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23rd October 2020

Opinion: Is David Attenborough’s documentary spreading a dangerous message?

Martha Houston discusses the dangerous ideas about population control that could be encouraged from David Attenborough’s recent documentary
Opinion: Is David Attenborough’s documentary spreading a dangerous message?
Photo: Roger Edson @ wikimedia

David Attenborough’s recent release ‘A Life On Our Planet’ reflects on his experience of the devastating impacts humans have had on the planets natural biodiversity. Although this documentary has been immensely popular, with nearly 17 million views since its release, some concerns have been raised over the dangers of the message that Attenborough is conveying.

Attenborough’s claim that ‘humans have overrun the world’ has been criticised for unwittingly enabling eco-fascist arguments to gain traction. He has received similar criticism previously for his comments on overpopulation being a driver of climate change, and for his patronage to the controversial charity ‘Population Matters’.

Eco-fascism is an approach to tackling environmental problems using fascist policies. It largely focuses on using population control as a means to reduce human impact on the planet. It has been used to justify political agendas that discriminate against certain races and cultures, whilst ignoring the damage done by major polluting industries.

Countries in the global south, such as India and China, are often focused on when discussing these such environmental solutions, due to their fast-growing populations. This narrative has led to policies such as forced or coerced sterilisation in some countries, for example in Peru. Between 1996 and 2000 the Fujimori government forcibly sterilised thousands of indigenous women in an effort to reduce population growth.

However these fast-growing populations have a much lower rate of carbon emissions than the richer, slower growing populations in the global north. Also in these areas the richest 1% were found to have contributed twice as much carbon to the atmosphere than the poorest 50% between 1990 and 2015. Thus focusing on population growth rate whilst ignoring the impact of consumption takes the blame away from western society and places it on more marginalised communities in the global south.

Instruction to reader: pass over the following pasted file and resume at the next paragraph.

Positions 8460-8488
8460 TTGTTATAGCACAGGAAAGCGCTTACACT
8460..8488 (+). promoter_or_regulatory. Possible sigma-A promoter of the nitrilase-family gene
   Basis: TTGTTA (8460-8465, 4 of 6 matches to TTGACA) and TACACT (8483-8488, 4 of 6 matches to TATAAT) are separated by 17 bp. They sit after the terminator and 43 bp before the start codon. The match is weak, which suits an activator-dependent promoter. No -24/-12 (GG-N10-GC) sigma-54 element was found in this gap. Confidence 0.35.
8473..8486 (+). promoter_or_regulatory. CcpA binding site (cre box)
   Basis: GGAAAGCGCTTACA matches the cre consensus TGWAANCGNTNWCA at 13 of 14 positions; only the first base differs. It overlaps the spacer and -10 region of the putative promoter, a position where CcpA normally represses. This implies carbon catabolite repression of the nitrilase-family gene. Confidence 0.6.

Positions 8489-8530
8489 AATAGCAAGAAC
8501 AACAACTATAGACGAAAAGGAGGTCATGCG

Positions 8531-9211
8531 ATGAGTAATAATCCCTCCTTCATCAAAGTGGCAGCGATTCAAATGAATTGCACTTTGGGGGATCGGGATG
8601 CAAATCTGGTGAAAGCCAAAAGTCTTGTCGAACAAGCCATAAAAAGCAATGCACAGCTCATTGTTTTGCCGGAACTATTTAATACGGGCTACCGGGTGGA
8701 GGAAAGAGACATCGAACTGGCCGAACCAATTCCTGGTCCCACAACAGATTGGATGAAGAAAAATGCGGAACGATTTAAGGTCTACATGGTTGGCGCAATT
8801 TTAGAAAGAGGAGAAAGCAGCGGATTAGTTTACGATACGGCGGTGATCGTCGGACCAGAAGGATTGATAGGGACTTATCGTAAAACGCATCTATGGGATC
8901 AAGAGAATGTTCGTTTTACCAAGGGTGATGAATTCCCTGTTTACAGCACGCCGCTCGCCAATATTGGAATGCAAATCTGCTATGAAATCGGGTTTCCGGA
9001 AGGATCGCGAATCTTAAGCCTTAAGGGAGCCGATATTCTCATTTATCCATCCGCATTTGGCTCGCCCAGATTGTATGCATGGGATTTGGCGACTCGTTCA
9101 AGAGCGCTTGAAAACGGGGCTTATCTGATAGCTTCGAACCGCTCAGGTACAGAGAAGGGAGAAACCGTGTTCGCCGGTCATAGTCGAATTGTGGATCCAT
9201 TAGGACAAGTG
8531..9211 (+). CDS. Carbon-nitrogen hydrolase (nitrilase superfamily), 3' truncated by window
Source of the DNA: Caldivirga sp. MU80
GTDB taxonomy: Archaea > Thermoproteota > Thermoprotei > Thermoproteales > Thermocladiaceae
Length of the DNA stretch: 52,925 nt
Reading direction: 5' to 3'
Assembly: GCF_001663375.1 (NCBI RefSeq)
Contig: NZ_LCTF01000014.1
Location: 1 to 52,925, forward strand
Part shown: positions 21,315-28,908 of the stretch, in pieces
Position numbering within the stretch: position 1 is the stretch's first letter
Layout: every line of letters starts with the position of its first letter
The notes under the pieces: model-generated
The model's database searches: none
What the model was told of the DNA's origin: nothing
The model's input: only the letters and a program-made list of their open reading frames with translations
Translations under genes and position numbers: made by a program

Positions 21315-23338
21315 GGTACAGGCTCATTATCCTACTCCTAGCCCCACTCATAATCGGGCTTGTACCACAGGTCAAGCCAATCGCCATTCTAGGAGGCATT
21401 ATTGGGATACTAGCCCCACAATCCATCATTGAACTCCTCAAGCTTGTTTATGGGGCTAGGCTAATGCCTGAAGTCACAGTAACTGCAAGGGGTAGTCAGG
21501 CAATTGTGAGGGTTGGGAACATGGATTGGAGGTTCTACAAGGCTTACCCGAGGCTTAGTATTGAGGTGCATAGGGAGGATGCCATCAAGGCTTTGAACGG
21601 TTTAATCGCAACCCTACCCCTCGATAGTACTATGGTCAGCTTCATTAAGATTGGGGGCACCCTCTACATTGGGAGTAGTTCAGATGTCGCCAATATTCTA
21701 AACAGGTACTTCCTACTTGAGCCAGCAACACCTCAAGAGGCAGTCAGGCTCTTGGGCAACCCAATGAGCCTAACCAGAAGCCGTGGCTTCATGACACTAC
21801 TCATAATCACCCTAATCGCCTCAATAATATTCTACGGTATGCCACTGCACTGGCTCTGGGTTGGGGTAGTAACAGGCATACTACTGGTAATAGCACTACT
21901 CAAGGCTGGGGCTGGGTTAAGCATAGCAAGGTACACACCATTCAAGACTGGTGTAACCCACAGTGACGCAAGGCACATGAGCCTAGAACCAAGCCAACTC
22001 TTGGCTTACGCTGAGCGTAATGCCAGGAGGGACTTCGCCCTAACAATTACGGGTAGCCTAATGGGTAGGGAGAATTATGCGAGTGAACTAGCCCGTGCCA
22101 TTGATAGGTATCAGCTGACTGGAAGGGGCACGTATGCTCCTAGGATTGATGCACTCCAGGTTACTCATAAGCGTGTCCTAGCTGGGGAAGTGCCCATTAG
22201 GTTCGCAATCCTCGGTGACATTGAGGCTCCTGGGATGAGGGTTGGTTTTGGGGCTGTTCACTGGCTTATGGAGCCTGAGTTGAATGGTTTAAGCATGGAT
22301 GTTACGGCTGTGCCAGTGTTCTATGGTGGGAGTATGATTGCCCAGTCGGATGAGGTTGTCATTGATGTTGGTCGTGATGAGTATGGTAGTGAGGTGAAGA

Sam Knights, an Extinction Rebellion organiser and writer, tweeted about this ‘dangerous’ message, saying “talking about population growth, without also talking about capitalism and inequality, invariably leads to the people least responsible for the crisis being blamed”.

However, following the release of the documentary, Attenborough has spoken out about capitalism on BBC Radio 5 Live. He specifically targeted Western cultures as being unsustainable and a major driving force of climate change. This directly contradicts eco-fascist ideas and suggests that his focus on overpopulation is not intentionally condoning eco-fascist ideology.

Whilst it is unfair to paint Attenborough as an eco-fascist, the focus he frequently places on overpopulation could unwittingly enable a problematic narrative to spread. As a highly respected and extremely influential public figure, many believe that he has a responsibility to promote a holistic message with climate justice at the heart of it above anything else.

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